Symptoms of a Bad or Failing Throttle Position Sensor
Nobody likes admitting to themselves that their car’s needing some rest bite in a garage. However, just like when a … Continued
Nobody likes admitting to themselves that their car’s needing some rest bite in a garage. However, just like when a person become ill through no fault of their own, we need to dig deep and pay the price required. Otherwise, if you put the problem to the back of your mind, the cost could become even greater.
Thankfully, one positive of specifically your Throttle Position Sensor being compromised is that it’s more than easy to identify the signs. Within this small but informative guide, we guide you through the employment of the Throttle Position Sensor in our vehicles, then encourage our reader to ask themselves four pertinent questions to determine if it is indeed their Throttle Position Sensor causing problems.
So, What Exactly is a Throttle Position Sensor (TPS)?
A Throttle Position Sensor – otherwise known as the butterfly valve – can be found between the intake manifold and the air filter and links the throttle plate to the throttle body. It creates power by sending out signals to the Power Control Module (PCM), which subsequently rotates at the same time that the gas pedal is pushed down to facilitate air flow into the engine’s internal combustion chamber. Simultaneously, a dosage of fuel will be instilled into the system, thereby creating the climate sufficient for combustion to occur.
If you’re Throttle Position Sensor is failing, your engine control will be unaware of angle and positioning of the throttle and so, won’t be able to guess the amount of air required to drive into the engine. Think of it like if your sight was temporarily taken away for a moment – you couldn’t see and would have to simply guess where to put your feet next – being unaware of the environment around you. Likewise, just like the analogy of the temporarily blind man, your car’s gas guessing game will place you in danger to the point where you’re jeopardizing your own safety as well as those around you.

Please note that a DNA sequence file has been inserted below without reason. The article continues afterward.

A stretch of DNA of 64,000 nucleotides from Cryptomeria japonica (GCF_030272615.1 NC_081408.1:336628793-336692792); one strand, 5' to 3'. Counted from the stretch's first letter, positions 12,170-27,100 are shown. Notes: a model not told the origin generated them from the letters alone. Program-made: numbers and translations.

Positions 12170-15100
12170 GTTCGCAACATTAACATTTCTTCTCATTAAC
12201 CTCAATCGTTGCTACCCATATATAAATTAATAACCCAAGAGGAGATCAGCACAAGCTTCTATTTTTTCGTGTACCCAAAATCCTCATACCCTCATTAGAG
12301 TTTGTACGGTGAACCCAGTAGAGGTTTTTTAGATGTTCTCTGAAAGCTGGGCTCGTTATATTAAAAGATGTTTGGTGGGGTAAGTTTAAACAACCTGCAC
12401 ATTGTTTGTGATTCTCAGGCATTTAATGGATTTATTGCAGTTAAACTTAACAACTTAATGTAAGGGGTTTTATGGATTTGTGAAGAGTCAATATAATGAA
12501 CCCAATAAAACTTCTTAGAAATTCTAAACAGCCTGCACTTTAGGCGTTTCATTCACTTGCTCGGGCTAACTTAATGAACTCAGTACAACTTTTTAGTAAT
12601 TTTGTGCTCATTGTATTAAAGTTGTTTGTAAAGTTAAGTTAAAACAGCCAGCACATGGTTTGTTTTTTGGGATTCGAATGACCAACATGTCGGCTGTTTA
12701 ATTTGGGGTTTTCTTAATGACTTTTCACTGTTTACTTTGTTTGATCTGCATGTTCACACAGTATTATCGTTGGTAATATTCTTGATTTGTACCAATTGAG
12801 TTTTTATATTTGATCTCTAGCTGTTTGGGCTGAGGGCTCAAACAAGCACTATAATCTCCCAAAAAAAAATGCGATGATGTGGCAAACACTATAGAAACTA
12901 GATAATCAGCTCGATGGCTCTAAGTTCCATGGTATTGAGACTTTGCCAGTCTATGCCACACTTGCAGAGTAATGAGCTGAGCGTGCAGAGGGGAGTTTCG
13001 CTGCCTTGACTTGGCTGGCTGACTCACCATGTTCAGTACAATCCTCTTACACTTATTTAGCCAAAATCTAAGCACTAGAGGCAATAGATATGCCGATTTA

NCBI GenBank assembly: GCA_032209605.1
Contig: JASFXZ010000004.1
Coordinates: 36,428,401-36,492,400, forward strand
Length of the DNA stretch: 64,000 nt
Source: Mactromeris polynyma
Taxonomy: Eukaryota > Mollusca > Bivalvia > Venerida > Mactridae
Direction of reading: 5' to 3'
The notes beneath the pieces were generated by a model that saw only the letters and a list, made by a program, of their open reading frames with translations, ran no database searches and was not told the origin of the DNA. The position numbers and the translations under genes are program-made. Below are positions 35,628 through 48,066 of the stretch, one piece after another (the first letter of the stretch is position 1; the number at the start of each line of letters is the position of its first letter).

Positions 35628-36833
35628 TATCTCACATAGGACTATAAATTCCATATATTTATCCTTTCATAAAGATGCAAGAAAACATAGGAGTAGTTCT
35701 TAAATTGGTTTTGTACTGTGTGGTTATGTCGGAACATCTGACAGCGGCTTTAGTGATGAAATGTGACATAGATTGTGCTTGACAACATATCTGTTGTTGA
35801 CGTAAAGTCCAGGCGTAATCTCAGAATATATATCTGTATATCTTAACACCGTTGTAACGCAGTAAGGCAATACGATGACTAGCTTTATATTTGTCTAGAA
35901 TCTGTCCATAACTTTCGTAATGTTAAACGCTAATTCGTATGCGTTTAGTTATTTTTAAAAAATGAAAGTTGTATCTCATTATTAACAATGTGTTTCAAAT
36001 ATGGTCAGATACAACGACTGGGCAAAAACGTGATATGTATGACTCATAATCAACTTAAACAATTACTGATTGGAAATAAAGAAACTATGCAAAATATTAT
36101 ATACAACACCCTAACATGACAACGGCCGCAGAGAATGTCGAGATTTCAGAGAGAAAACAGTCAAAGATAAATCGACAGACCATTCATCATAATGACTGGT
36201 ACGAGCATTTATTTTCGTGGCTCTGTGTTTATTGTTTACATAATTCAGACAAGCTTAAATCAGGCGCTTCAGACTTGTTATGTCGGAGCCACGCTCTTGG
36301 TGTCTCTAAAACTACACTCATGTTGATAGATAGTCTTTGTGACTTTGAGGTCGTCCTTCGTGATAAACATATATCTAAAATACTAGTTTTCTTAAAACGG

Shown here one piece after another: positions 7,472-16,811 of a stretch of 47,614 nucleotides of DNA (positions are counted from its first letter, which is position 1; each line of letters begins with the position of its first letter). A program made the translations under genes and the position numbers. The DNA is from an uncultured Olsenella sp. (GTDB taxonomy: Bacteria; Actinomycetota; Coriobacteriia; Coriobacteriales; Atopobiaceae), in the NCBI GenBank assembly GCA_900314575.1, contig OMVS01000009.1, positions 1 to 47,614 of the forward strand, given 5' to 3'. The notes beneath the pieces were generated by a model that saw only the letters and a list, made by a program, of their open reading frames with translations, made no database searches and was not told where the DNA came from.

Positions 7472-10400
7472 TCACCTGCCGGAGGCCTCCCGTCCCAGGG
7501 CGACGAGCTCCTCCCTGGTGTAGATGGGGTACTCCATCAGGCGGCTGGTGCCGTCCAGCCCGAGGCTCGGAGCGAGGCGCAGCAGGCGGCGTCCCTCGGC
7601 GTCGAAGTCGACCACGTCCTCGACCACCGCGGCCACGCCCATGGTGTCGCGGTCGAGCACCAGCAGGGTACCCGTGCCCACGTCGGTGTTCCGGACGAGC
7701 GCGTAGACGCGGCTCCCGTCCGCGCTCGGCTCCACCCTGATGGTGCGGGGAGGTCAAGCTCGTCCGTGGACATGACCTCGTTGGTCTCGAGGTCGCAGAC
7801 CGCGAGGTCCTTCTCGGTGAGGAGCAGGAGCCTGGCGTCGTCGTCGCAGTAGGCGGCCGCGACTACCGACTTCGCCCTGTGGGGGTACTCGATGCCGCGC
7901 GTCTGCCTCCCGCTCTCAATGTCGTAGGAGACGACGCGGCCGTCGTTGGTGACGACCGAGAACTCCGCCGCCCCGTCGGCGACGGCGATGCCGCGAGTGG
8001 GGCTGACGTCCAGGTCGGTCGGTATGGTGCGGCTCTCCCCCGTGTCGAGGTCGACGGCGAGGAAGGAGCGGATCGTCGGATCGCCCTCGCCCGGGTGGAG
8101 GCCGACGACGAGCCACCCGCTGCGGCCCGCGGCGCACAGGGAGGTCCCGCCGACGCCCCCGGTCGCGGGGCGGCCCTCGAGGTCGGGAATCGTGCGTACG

- Has your car lost its former ‘oomph’?
Has your car’s throttle seemed a little depleted as of late? Try to remember back to the glory days when your car was able to rev like crazy. If its acceleration power has drastically diminished since then, this could be more than just ‘old age’.
- Does your vehicle randomly accelerate without your foot being on the gas pedal?
This sensor-failure problem is arguably even worse than the former admonition. If you’re car often has a mind of its own and accelerates haphazardly without your foot even being near the gas pedal, it’s time to stop ignoring the warning signs and get your ride to a mechanic, pronto. This perilous situation is due to the Throttle Position Sensor’s closing up and, due to the driver pressing down hard on the throttle, the sensor ‘pop’s open – thus causing the car to sporadically speed up.
If you’re still in denial, imagine slowing your car down before a junction to have it take on a mind of its own and crash into the back of another. Not only will you be paying for a brand-new Throttle Position Sensor, you’ll be raking out cash to repair the other vehicle.
- Are you stalling more often than your used to?
You’re stalling a lot more than you’d like to be – whether you’re slowing down, cruising, or speeding up – and have a slight suspicion that it’s not your driving style that’s responsible. This slapdash stalling is most likely being caused by the bad input generated by the Throttle Position Sensor.
- Is your Check Engine warning light illuminated?
Finally, just to be sure that it’s your Throttle Position Sensor that’s acting up, simply check your dashboard to see if the Check Engine warning light is on. It’s hard to ignore the need to service your vehicle when the problem is literally staring you right in the face.
What Should I do Next?
Thankfully, replacing a faulty Throttle Position Sensor won’t break the bank. The average replacement price starting from $110 to $200, the butterfly valve can cost you under $100 if you’re a confident DIYer. After these essential repairs, you’ll be back driving like a pro in no time.